Detroit Red Wings denounce use of their logo by white nationalists in Charlottesville
NHL 'outraged by the irresponsible and improper use' of team's symbol
Among the shields, body armour and informal uniforms donned by white nationalists who rallied in Charlottesville, Va., over the weekend was a familiar symbol — the winged-wheel logo of the NHL's Detroit Red Wings.
On Saturday the hockey team issued a statement through social media strongly condemning the use of their distinctive red symbol, stating the organization "vehemently" disagreed with the violent clashes over the weekend that left one woman dead after a man drove a car into a counter-protest.
The team also stated it's considering legal action for the unsanctioned use of their logo, which dates back to the 1930s.
The NHL also released a statement following the violent clashes, saying the league was "outraged by the irresponsible and improper use of our intellectual property."
"This specific use is directly contrary to the value of inclusiveness that our League prioritizes and champions," the statement added.
Ahead of the rally, another group has joined - chanting "blood and soil" as they approach <a href="https://twitter.com/hashtag/EmancipationPark?src=hash">#EmancipationPark</a>. <a href="https://twitter.com/hashtag/Charlottesville?src=hash">#Charlottesville</a> <a href="https://t.co/BcibSDB3MZ">pic.twitter.com/BcibSDB3MZ</a>—@_CraigStanley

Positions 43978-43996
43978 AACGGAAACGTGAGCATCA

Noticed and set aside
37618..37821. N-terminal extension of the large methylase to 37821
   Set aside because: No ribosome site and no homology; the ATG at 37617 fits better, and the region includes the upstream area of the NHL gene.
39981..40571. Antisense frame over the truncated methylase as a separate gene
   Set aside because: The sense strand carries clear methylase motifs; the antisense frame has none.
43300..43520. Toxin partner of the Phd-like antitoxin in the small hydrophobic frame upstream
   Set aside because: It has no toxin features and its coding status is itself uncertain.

On Monday Detroit residents joined the team in denouncing the use of the symbol of their city.
"Here we have a great culture of minorities," said Ciara Banner. "Seeing this logo [in the riots in Virginia], this is really not fair for our city."
The NHL today released the following statement regarding use of the <a href="https://twitter.com/DetroitRedWings">@DetroitRedWings</a> logo. <a href="https://t.co/KDjiY5ZihP">https://t.co/KDjiY5ZihP</a> <a href="https://t.co/2MmHUUsg3i">pic.twitter.com/2MmHUUsg3i</a>—@PR_NHL
Red Wings fan Kyle Cyple agreed and stated he believes the logo was just used to attract attention.
"It does not represent the values we have here," he added.
With files from Colin Côté-Paulette